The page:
Credit Unions Hit by Massive Loan Scam
More details emerged this week about a huge nationwide fraud ring that hit more than 21 financial institutions, mainly credit unions, including a Pennsylvania cooperative that helped federal authorities stop the loan scam by reporting suspicious activity.
Seven people from four states were indicted this week by a Pennsylvania federal grand jury on charges of bank fraud and conspiracy to commit bank and wire fraud, the U.S. Attorney’s Office said. The scam included fake car dealerships in California and a network of straw borrowers who falsified bank loan documents and supporting documentation to obtain auto and consumer loans and lines of credit, the court documents said.
The alleged fraud ring netted between $1 million and $2.4 million, prosecutors said.
Straw borrowers allegedly used fake earnings statements, tax returns, employment information and vehicle identification numbers belonging to cars already owned by other consumers or on lots at legitimate auto dealers, the documents said. From 2009 to 2013, a total of 64 phony borrowers applied for at least 150 bogus loans, according to court documents. Prosecutors did not say how many loans were successful.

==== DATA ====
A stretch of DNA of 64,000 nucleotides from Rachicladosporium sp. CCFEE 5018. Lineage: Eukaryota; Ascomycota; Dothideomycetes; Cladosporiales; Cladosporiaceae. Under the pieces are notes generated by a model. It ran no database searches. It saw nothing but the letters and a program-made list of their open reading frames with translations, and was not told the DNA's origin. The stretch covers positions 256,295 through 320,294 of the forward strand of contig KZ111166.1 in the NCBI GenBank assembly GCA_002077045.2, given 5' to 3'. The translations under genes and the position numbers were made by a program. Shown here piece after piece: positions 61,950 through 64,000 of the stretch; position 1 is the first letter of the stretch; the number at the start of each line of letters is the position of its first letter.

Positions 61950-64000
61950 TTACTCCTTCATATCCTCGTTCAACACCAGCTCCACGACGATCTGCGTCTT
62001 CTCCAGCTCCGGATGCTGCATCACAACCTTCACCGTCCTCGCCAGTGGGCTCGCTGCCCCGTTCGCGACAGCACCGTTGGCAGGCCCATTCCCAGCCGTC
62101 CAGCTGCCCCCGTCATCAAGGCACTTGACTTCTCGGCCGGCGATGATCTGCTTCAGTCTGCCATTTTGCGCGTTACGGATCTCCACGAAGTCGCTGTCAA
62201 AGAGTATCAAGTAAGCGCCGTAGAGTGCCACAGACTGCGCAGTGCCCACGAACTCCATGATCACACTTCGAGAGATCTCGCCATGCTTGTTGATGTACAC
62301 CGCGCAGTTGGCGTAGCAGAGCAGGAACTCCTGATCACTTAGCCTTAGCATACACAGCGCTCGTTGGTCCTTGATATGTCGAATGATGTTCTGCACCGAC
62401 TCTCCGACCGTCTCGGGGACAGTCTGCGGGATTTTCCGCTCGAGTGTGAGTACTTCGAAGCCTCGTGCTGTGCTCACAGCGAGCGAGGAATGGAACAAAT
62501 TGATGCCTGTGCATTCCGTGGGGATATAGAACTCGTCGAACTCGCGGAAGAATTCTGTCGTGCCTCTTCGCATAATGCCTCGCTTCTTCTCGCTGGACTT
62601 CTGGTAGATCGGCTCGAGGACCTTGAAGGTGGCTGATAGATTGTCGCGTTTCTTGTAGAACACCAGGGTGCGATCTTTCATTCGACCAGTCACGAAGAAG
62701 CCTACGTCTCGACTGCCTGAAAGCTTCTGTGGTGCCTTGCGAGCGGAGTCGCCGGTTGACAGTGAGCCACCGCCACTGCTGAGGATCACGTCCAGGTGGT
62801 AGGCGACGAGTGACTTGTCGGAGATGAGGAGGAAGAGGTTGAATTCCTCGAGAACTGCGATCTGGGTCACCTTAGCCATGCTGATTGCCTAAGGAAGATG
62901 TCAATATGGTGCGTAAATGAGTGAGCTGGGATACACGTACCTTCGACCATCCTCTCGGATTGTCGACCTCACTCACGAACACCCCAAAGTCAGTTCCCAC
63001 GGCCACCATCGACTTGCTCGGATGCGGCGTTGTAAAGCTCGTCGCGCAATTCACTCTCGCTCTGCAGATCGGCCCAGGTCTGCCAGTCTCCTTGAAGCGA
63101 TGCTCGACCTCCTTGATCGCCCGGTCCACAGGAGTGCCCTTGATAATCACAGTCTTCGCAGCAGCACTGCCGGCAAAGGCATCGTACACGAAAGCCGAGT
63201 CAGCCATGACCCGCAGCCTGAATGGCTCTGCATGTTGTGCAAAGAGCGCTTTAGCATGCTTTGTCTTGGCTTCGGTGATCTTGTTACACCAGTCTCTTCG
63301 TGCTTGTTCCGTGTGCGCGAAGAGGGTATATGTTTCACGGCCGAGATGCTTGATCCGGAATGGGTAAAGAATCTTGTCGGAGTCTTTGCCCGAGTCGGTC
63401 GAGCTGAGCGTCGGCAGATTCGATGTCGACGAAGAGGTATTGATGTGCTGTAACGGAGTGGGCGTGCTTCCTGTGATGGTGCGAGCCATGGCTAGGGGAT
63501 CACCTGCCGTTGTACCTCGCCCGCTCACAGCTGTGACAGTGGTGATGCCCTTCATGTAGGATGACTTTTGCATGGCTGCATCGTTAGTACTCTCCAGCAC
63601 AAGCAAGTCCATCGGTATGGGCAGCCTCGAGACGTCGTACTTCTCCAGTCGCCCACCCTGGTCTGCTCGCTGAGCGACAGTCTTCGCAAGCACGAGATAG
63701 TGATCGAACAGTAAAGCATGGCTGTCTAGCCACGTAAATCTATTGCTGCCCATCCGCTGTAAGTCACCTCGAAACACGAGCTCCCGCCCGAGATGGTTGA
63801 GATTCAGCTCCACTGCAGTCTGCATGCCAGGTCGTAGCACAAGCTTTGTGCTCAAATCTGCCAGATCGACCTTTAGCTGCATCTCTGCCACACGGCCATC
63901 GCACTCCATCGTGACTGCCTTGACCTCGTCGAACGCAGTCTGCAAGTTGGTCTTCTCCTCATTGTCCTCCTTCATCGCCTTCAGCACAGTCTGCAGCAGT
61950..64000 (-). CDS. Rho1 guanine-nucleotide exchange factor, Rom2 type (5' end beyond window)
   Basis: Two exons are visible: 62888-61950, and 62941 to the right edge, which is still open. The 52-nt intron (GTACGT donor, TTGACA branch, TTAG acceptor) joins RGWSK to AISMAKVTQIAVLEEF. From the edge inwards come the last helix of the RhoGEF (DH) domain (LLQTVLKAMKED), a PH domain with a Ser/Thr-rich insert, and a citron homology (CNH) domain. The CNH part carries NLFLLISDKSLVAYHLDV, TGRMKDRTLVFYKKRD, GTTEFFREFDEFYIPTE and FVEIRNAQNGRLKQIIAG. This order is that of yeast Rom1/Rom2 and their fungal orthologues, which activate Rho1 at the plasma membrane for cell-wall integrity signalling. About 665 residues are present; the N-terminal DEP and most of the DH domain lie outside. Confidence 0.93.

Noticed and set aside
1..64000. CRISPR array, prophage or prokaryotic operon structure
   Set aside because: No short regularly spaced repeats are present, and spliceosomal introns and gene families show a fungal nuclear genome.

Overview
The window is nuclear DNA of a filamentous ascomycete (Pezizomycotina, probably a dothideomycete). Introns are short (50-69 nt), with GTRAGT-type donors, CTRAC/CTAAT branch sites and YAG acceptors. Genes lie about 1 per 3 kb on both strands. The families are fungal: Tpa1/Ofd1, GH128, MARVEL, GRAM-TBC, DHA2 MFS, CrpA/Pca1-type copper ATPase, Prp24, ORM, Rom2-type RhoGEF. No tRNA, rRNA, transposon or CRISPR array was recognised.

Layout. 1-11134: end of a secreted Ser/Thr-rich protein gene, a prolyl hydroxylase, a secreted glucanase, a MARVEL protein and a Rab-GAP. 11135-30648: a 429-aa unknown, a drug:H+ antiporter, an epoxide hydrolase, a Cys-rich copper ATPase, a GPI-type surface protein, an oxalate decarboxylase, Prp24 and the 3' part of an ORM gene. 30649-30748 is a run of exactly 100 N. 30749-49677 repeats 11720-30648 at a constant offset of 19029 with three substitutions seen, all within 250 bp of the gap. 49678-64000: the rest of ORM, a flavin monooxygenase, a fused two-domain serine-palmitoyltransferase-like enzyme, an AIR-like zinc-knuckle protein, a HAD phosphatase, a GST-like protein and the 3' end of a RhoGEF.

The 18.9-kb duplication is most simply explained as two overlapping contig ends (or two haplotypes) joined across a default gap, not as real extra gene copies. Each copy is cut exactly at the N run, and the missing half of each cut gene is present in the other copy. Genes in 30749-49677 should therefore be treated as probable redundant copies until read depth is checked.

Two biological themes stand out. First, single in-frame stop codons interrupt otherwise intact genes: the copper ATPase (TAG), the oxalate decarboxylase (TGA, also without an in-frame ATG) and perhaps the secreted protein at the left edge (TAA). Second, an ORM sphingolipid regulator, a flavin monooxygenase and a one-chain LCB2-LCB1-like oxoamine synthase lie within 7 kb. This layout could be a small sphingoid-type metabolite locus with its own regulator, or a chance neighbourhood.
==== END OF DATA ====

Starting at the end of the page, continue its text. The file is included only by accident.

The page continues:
The alleged scammers hit more than 15 credit unions, including the $396 million Erie Federal Credit Union in Erie, Pa., the $5.7 billion Digital Federal Credit Union in Marlborough, Mass., the $6.8 billion First Tech Federal Credit Union in Mountain View, Calif., the $60 billion Navy Federal Credit Union in Vienna, Va., the $165 million LOC Federal Credit Union in Farmington, Mich., the $18.5 billion Pentagon Federal Credit Union in Alexandria, Va., and the $595 million Smart Financial Credit Union in Houston.
Observant staff at the $103 million Erie Community Credit Union in Erie, Pa., which was defrauded of $59,000, helped federal authorities crack the ring, according to court documents.
Andres Prieto, 32, of Boynton Beach, Fla. was allegedly the ring leader, according to the two-count indictment issued this week.
Money was allegedly funneled through two fake auto dealerships in California, Gold Coast Group Worldwide and AM Auto Groups, but no autos were actually purchased through the scheme, according to court documents.
Alex K. Philip, 30, a San Francisco businessman, pleaded guilty in federal court in October to bank fraud and conspiring to obtain phony loans, according to court documents.
This week’s indictment also included Vincent DeLaPena, 63, of Los Angeles,.; Eric Mathew Benavides, 45, of Covina, Calif.; Trieu Phuong Nguyen, 48, of Erie, Pa.; Willie Hugh Joy, 44 of Alpharetta, Ga.; Yenny M. Romero, 32, of Boynton Beach, Fla.; and Bart Derrick Alexander, 47, of Palm Beach Gardens, Fla.
They each face up to 60 years in prison, a fine of $1.25 million or both, according to the indictment.